In a Sept. 15 letter to priests in the Archdiocese of Washington, Cardinal Wuerl again stated his support for young immigrants in the DACA program. (CS FILE PHOTO BY JACLYN LIPPELMANN)
In a Sept. 15 letter to priests in the Archdiocese of Washington, Cardinal Wuerl again stated his support for young immigrants in the DACA program. (CS FILE PHOTO BY JACLYN LIPPELMANN)

In a Sept. 15 letter to priests in the Archdiocese of Washington, Cardinal Donald Wuerl again offered strong support for the Deferred Action for Childhood Arrivals program, and he expressed hope that the Trump Administration and Congress will work together to forge a permanent solution to DACA.

Noting the archdiocese’s history of welcoming and serving newcomers, Cardinal Wuerl said the local Church would continue to stand in solidarity “with immigrant families, those young adults and children affected by the uncertainty of DACA, and anyone else in need.”

Cardinal Wuerl’s statement came in a month when the United States Conference of Catholic Bishops and its Migration and Refugee Services, along with Catholic Relief Services and Catholic Charities USA, are leading U.S. efforts in Pope Francis’s Share the Journey campaign in support of migrants and refugees that kicks off on Sept. 27 at the Vatican.

The cardinal’s statements also came at a time when the Archdiocese of Washington is celebrating the 50th anniversary of its Spanish Catholic Center, an agency of Catholic Charities that provides medical and dental clinics, job training programs, legal assistance, a food pantry, English classes and case management to immigrants from around the world.

The DACA program administered by the U.S. Department of Homeland Security protects undocumented young people from immigration enforcement, enabling them to continue in school and get jobs. Many came to the United States as young children with their parents and grew up in this country. To participate in the program, they had to register their name and addresses, which many fear now puts them and their families at risk of deportation.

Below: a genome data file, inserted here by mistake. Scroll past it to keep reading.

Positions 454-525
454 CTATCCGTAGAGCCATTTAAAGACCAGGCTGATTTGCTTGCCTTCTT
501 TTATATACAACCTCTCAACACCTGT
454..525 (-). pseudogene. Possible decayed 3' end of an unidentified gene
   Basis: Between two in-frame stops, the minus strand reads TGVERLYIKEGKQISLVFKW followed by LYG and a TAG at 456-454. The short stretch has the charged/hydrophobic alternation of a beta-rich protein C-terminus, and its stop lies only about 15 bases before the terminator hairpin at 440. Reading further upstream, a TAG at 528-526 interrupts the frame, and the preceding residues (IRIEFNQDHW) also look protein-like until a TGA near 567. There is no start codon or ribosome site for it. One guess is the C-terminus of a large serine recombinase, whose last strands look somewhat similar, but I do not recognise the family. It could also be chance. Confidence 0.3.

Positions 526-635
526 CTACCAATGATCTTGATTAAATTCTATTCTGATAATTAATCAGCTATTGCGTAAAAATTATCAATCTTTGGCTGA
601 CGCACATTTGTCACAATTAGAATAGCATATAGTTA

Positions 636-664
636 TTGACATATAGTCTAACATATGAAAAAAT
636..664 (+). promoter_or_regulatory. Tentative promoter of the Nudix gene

Before the Trump Administration announced its intent to allow the DACA program to expire in early 2018, Cardinal Wuerl had joined local Christian, Jewish and Muslim leaders in signing an open letter to President Trump and Congress urging support for the DACA program. Those leaders wrote that “rescinding DACA would have widespread, devastating impact not only on a generation of industrious young people, but also on their families, communities, and our society as a whole.”

The interfaith leaders added, “It is our collective prayer that in the coming months, congressional leaders work together to pass sensible and comprehensive immigration reform that our country so desperately needs, including making the DACA program permanent.”

In his letter to priests, Cardinal Wuerl noted that he had issued a statement expressing regret at the Trump Administration’s decision on DACA, and he had embraced a related statement on that matter made by leaders in the bishops’ conference. That USCCB statement said the Administration’s “cancellation of the DACA program is reprehensible. It causes unnecessary fear for DACA youth and their families. These youth entered the U.S. as minors and often know America as their only home. The Catholic Church has long watched with pride and admiration as DACA youth live out their daily lives with hope and a determination to flourish and contribute to society: continuing to work and provide for their families, continuing to serve in the military, and continuing to receive an education. Now, after months of anxiety and fear about their futures, these brave young people face deportation. This decision is unacceptable and does not reflect who we are as Americans.”